DevInContext The Case For Personal Growth

6Jul/10Off

What Is Personal Development?, Part 2: Growth Vs. Advice

In my last post, I offered a working definition of personal development that goes like this:  "Personal development" perspectives and techniques are (1) consciously intended to work with our "inner experience," meaning our thoughts, emotions and sensations, and (2) meant to produce a lasting result.

As Duff pointed out in response to my last post, I've yet to discuss how one particular area of self-development fits into this framework.  I'm talking about approaches that try to harness our thoughts, emotions and sensations to create a specific result in the outside world.

Popular examples include visualizing something you want in order to bring it into your life -- whether it's business success, an intimate relationship, or something else; and energy healing intended to improve the client's health.

Such a technique is a form of personal growth, under my definition, if it seeks to achieve the outer result by transforming the user's inner experience, or the way the user relates to that experience.

To illustrate, as I said earlier, a book that teaches us ways to become more loving toward ourselves, on the theory that this will help us attract a partner, would amount to personal growth because it seeks to create an outer result by working with our thoughts and emotions.

While it uses the transformation of our inner experience as a tool to change our outer circumstances, this book nonetheless qualifies as personal growth because it involves consciously focusing on our inner experience.

Tire-Changing Isn't Self-Development

On the other hand, a book that teaches us how to dress to attract a mate is not a form of personal development under my definition, because it doesn't focus on transforming or relating to our inner experience.

For this book's purposes, the way we feel about ourselves is irrelevant.  Its goal is to get others -- namely, potential partners -- to approve of our appearance.  I may follow all of the book's advice and still feel miserable about myself, but the book has nonetheless fulfilled its purpose if potential mates like my style.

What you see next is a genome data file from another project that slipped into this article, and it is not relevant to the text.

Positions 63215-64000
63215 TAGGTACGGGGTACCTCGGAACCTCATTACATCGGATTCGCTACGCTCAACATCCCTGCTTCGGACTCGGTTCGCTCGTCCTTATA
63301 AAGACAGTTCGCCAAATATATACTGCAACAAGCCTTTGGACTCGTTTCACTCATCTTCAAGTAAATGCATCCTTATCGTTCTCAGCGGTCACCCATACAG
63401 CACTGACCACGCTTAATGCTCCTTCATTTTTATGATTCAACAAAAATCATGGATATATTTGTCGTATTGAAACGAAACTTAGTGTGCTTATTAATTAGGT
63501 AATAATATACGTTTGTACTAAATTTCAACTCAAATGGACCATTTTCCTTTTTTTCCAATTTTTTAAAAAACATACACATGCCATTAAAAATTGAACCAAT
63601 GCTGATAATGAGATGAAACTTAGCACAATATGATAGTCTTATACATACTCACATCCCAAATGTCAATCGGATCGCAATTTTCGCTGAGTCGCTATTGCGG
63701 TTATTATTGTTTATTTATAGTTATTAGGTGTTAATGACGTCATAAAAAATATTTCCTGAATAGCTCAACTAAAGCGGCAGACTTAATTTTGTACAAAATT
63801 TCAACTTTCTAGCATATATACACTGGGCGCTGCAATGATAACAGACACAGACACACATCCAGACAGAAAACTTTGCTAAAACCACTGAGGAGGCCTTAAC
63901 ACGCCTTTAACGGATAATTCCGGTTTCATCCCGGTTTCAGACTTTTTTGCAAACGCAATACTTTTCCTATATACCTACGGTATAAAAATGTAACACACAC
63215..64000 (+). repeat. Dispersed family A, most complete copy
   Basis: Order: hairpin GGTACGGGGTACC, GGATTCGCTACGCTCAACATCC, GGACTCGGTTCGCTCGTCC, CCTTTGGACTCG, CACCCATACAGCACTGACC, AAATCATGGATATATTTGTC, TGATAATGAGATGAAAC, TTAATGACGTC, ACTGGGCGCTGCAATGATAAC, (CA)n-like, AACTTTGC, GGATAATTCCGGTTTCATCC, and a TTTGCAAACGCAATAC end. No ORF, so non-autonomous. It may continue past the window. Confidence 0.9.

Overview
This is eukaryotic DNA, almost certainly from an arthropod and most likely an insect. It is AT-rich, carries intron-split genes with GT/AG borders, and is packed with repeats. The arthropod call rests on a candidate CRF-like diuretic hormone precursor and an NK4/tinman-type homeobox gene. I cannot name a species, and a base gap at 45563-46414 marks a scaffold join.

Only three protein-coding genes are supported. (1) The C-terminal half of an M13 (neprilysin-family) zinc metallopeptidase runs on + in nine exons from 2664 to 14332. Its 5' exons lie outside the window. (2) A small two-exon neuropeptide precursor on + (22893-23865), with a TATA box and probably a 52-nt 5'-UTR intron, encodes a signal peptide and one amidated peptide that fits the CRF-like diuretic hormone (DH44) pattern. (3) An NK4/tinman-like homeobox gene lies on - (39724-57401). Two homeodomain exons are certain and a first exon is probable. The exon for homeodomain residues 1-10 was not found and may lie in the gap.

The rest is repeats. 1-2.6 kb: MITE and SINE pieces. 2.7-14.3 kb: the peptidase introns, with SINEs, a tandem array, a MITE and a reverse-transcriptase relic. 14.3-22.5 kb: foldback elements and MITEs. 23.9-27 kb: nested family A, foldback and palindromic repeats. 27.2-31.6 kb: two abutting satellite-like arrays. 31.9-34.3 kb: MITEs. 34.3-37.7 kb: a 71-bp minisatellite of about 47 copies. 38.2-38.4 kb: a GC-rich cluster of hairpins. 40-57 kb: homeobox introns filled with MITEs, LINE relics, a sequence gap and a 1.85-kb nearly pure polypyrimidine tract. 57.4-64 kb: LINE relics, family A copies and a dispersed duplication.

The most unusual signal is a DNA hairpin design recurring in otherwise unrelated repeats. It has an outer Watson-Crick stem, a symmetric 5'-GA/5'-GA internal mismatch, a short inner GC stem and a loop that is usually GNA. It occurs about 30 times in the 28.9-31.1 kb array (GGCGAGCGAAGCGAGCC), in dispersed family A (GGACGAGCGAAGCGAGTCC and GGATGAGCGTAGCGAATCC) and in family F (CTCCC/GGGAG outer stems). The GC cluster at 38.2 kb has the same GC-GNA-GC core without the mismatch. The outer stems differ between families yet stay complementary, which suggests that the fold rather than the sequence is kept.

This caveat is important because it keeps the definition of personal growth from encompassing every possible type of advice, and every product and seminar out there that seeks to teach us how to do something.

I imagine most of us wouldn't think of books on changing a tire, investing in municipal bonds, or mastering Portuguese cooking as being about personal growth, and this observation explains why -- the techniques in those books don't focus on transforming your inner experience.  Those books, we could say, are about advice, but not growth.

The Consequences For Critics

One result is that, under my view, some ideas targeted by personal development's critics actually have nothing to do with personal development.  In SHAM, for example, Steve Salerno treats magazines like Cosmopolitan, which teach women "how to paint themselves, primp themselves, and acquire enough sexual know-how to keep a man satisfied and at home," as examples of "self-help and actualization" (a.k.a. "SHAM") literature.

However, from my perspective, advice about putting on makeup that doesn't focus on transforming your inner experience is not "personal growth" advice.  To say otherwise, I think, would likely expand the concept of personal growth so far as to render it meaningless.  After all, if makeup tips amount to personal development, why not tire-changing tips as well?

Next time, we'll talk about the second element in my definition:  the intent to produce lasting change.